At the earlier period here mentioned, only the lower and greater portion of the East Ascent wall was constructed, and so dangerous was the upper part of the road considered to be, that a tender of £28 was accepted from Mr. John Smith, to continue the wall from where Mr. Burton had left it to the south-east corner of Mercatoria, Mr. Putland was also employed to remove so much of the cliff as was needed for the construction of such wall. He was also directed to plant shrubs on the sharp sloping rock which formed the base of the new piece of wall. This wall, these shrubs, and this somewhat unsightly bank remain till this day, whilst the larger and lower portion of the artificial embankment was in 1878 vastly strengthened and improved by the Hastings Urban Sanitary Authority.
In referring to the obstructions at East Ascent, I cannot altogether shun the idea that the shopkeepers in that locality are as much entitled to excuse as to censure. Even as private residences — for which the houses in that part were designed—they were erected in such close proximity to the edge of the cliff as to leave but a very narrow road and footpath between them and the projecting wall; and the road was then practically narrower than it now is in consequence of the paved channel on the south side being about two feet from the wall. Shops became a necessity, and as Mercatoria was much too limited, and the South Colonnade, too remote or too difficult of access for the dwellers in the more elevated districts, some of the houses in East Ascent and Mews road were converted into makeshift places of business, and the traffic in those narrow toads was at times unavoidably impeded. Grand as was Mr. Burton’s conception of a new town, and elegant as was the design upon the whole, there were palpable defects here-and-there, and the narrowness of the thoroughfare in East Ascent was one of them.
Another narrow thoroughfare was that portion of the road which lay between the Colonnade and the Archway; and it is a noteworthy fact that whilst in 1878 much was done to improve the East Ascent, both by private energy and public authority, the latter had also just effected an improvement near the Archway by widening the road alluded to. The iron rails were set back in a line with a similar barrier on the east side of the Archway, and a greater uniformity of space thus secured. On effect of this operation, however, was to show more than ever the need which existed for the removal of the Archway itself, Whatever necessity there might once have been for such a structure to complete the town as originally designed, it had always been regarded as an obstruction; and since for nearly 50 years, St. Leonards had nominally extended eastwards as far as Verulam place, the said Archway, as the "Eastern Boundary of St. Leonards," was a misnomer. Then, too, the St. Leonards Commissioners, as a governing body, were defunct; and the town with her elder sister, Hastings, was under the sole jurisdiction of the Hastings Urban Sanitary Authority. Like the old Temple Bar of London, the St. Leonards Archway had outlived its utility, and at the present time the vast improvement effected by its removal is hailed as a boon.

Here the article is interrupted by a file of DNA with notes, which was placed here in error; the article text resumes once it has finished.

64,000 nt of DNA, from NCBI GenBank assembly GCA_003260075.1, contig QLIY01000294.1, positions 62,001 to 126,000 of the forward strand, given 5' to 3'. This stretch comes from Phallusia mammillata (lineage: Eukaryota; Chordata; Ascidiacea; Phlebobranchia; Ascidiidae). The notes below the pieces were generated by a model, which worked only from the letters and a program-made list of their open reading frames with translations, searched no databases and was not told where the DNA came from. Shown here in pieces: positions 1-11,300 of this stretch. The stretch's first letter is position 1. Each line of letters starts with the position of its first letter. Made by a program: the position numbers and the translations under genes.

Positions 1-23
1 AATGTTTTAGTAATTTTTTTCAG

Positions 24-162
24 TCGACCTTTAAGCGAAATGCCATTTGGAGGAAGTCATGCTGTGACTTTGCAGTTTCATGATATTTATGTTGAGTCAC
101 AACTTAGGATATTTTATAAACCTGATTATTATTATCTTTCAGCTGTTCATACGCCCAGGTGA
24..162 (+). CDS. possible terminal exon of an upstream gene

It is a remarkable circumstance that as I proceed with this History — Jubilee History, as it was first called — I am met at almost every step by some incident or coincident which in an especial manner has linked the jubilee year of 1878 with the remoter years of the past. At one place, as in the occurrences above cited, it was History repeating itself; at another, as in the construction the West-Marina parade, it was the completion of an original design; and at a third, as at the East Ascent and the Archway, it was the reversal of first intentions or a modifica Pg.86 tion of them, to meet the wants of an altered condition, with a larger population. Improvement, however, was the keystone of the whole. It was improvement that was aimed at in widening the-road near the Archway as the next best thing to the abolition of the Arch itself; and it has been a still further improvement since then by the removal of the gateless "East Gate," never to be re-constructed.
The "Insiders" and "Outsiders" but St. Leonards the designation of both - Suggested new town of St. Marys
Yet, this last operation — and here is another association of dates — is the outcome of a different spirit to that which appeared to animate the "Improvement Commissioners" in 1833, On the 19th of August a special meeting was convened, at which there were present Messrs, Wood, Wells, A. Burton, W. Waghorne, J. Rock, T. Brown, and Capt. Jefferies. It was then resolved "That the Eastern Boundary of the town be more distinctly shown by the words and figures — Eastern Boundary of St. Leonards, 2nd. Wm. 4th, C. 45." I need hardly say that the "words and figures" of the resolution were forthwith inscribed on the Archway, where they remained until the whole fabric was levelled to the ground; neither need I dwell, just now, on the fact that this mark of exclusiveness gave umbrage to some whose habitations were eastward of the boundary, and who for many reasons, were compelled to regard themselves as inhabitants of St. Leonards, although not strictly within the district embraced by Mr. Burton's Act of Parliament. Rather let me direct my readers’ attention to a spot just westward of the Archway, where during the same year, an alteration was effected which resulted in a great public convenience. On the eastern front of what was the Conqueror Hotel — a house which, as though to keep up the coincidences, underwent another change in the jubilee year — there was, originally, a large piece of private ground extending nearly half-way across the open space at the Undercliff, and causing a decided impediment both to pedestrian and vehicular traffic.